NASA Pluto Probe Sets Course for Second Flyby Target

New Horizons in the Kuiper Belt
This artist's illustration depicts NASA's New Horizons probe flying by a small object in the distant Kuiper Belt, beyond Pluto's orbit. (Image credit: NASA/Johns Hopkins University Applied Physics Laboratory/Southwest Research Institute/Steve Gribben)

The NASA probe that flew by Pluto in July is now all lined up for a potential close encounter with a second faraway object, in 2019.

NASA's New Horizons spacecraft completed the last of four trajectory-altering engine burns Wednesday (Nov. 4) and is now on course to a small body called 2014 MU69, which lies more than 1 billion miles (1.6 billion kilometers) beyond Pluto.

The probe will study 2014 MU69 up close in January 2019, if NASA approves an extended mission. [New Horizons' Pluto Flyby: Complete Coverage]

"This is another milestone in the life of an already successful mission that's returning exciting new data every day," Curt Niebur, New Horizons program scientist at NASA Headquarters in Washington, D.C., said in a statement. "These course adjustments preserve the option of studying an even more distant object in the future, as New Horizons continues its remarkable journey."

The other three engine burns occurred on Oct. 22, Oct. 25 and Oct. 28. Together, the four maneuvers — the most-distant trajectory corrections ever performed by a spacecraft — gave New Horizons a 128-mph (206 km/h) sideways nudge toward 2014 MU69, NASA officials said.

"The performance of each maneuver was spot-on," Gabe Rogers, New Horizons spacecraft systems engineer and guidance and control lead at the Johns Hopkins University Applied Physics Laboratory in Laurel, Maryland, said in the same statement.   

The New Horizons team plans to submit a mission-extension application to NASA early next year. If the agency gives the go-ahead, New Horizons will zoom by 2014 MU69 on Jan. 1, 2019, coming even closer to that body than the probe got to Pluto (7,750 miles, or 12,500 km) this past July 14. Both objects lie in the Kuiper Belt, the ring of icy bodies beyond Neptune's orbit.

New Horizons' Pluto flyby revealed a complex world with tall mountains and nitrogen-ice glaciers, among other features. Images captured during the putative flyby of the second body would be very different, because 2014 MU69 is a very different object; for example, it's just 30 miles (48 km) wide or so, compared to 1,473 miles (2,370 km) for Pluto.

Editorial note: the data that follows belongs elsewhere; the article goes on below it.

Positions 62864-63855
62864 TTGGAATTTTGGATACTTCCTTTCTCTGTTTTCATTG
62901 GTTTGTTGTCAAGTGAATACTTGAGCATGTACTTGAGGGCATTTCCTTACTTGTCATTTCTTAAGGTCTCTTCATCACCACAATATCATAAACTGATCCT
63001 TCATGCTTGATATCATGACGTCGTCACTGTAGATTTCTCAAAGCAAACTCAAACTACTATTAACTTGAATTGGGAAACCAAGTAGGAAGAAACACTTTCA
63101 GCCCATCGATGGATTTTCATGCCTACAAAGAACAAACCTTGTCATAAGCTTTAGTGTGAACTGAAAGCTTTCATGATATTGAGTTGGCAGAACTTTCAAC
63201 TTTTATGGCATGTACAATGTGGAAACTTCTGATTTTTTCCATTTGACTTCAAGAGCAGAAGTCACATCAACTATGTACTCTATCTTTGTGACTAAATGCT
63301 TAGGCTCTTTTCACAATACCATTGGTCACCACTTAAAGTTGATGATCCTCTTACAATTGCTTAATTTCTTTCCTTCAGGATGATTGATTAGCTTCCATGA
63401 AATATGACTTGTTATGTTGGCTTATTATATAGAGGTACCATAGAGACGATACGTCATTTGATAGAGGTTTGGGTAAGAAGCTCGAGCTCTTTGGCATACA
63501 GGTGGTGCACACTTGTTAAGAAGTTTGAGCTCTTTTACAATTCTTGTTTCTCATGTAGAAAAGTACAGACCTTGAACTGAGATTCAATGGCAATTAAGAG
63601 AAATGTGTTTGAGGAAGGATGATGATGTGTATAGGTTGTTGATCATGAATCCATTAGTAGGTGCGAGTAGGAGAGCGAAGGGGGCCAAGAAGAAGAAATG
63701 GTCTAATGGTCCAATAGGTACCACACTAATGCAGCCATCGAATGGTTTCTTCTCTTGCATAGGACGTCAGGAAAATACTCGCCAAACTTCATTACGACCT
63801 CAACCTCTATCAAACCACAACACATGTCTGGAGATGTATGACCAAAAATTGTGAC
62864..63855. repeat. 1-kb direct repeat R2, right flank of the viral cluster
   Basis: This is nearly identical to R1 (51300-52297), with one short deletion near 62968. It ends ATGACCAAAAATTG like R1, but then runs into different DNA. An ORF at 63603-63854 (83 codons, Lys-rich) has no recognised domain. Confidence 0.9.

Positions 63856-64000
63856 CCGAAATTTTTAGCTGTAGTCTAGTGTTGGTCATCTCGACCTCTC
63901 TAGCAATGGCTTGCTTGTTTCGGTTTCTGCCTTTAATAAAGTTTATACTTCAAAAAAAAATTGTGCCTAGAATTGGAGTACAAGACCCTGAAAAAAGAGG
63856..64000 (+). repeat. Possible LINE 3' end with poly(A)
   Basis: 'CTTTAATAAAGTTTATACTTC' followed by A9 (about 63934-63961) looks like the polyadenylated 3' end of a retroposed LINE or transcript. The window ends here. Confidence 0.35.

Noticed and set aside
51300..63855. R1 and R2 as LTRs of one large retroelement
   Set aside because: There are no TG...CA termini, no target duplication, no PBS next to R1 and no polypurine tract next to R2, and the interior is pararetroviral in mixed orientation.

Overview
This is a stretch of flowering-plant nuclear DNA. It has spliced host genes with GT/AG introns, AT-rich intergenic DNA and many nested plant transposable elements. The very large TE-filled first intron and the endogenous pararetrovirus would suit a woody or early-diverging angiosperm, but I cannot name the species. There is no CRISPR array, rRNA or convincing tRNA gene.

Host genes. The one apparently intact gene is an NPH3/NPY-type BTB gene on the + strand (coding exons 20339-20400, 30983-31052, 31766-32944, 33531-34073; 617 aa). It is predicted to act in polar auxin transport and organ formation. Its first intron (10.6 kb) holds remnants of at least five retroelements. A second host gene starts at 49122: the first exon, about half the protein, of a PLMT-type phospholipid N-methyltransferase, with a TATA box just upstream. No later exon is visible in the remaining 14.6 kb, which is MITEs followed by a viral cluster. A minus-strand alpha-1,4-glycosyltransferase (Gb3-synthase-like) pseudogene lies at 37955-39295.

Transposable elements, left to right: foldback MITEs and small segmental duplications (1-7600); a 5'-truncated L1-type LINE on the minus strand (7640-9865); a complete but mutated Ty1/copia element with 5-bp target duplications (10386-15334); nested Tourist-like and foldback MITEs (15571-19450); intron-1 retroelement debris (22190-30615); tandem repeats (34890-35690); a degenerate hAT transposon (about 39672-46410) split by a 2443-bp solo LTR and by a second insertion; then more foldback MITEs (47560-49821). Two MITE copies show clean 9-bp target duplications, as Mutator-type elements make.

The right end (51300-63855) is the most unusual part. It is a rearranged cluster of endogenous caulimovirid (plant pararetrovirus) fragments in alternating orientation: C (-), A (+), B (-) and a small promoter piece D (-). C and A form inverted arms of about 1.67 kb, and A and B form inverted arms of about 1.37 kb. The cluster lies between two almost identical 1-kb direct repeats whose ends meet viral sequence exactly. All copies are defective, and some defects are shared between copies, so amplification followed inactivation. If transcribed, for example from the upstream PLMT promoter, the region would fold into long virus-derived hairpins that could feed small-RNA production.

This diagram shows the projected route of NASA’s New Horizons spacecraft toward 2014 MU69, orbiting in the Kuiper Belt about 1 billion miles beyond Pluto. (Image credit: NASA/JHUAPL/SwRI)

Indeed, 2014 MU69 is the type of object that Pluto is made of, said New Horizons principal investigator Alan Stern, of the Southwest Research Institute in Boulder, Colorado.

"New Horizons is healthy and now on course to make the first exploration of a building block of small planets like Pluto, and we're excited to propose its exploration to NASA," Stern said.

New Horizons is currently about 3.2 billion miles (5.1 billion km) from Earth and 895 million miles (1.44 billion km) from 2014 MU69, NASA officials said. The spacecraft continues to beam home data from the Pluto flyby. All of this information should be on the ground by next September or so, mission team members have said.

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Mike Wall
Senior Space Writer

Michael Wall is a Senior Space Writer with and joined the team in 2010. He primarily covers exoplanets, spaceflight and military space, but has been known to dabble in the space art beat. His book about the search for alien life, "Out There," was published on Nov. 13, 2018. Before becoming a science writer, Michael worked as a herpetologist and wildlife biologist. He has a Ph.D. in evolutionary biology from the University of Sydney, Australia, a bachelor's degree from the University of Arizona, and a graduate certificate in science writing from the University of California, Santa Cruz. To find out what his latest project is, you can follow Michael on Twitter.